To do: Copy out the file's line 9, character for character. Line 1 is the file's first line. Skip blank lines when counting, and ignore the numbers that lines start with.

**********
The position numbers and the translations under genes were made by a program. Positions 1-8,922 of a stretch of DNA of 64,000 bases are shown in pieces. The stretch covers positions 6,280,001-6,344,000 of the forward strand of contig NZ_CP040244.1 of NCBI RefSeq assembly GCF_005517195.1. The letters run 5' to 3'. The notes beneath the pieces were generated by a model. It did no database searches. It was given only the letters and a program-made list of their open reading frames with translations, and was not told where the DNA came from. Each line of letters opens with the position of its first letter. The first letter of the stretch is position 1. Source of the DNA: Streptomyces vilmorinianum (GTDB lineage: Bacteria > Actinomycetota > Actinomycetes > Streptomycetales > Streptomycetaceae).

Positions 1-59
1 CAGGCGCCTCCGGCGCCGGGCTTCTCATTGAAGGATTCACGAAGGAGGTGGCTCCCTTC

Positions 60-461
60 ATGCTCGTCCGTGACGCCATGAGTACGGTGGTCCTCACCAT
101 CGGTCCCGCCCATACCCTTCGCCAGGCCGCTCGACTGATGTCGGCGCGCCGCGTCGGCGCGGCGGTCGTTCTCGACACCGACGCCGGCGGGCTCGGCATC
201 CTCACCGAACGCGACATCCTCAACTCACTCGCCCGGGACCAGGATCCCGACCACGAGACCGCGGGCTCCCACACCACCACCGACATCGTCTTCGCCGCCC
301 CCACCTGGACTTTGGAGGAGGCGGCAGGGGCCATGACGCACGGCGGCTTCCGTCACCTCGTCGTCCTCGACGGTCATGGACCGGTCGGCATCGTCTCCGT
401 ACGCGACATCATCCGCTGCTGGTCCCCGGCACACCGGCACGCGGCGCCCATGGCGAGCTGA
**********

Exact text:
401 ACGCGACATCATCCGCTGCTGGTCCCCGGCACACCGGCACGCGGCGCCCATGGCGAGCTGA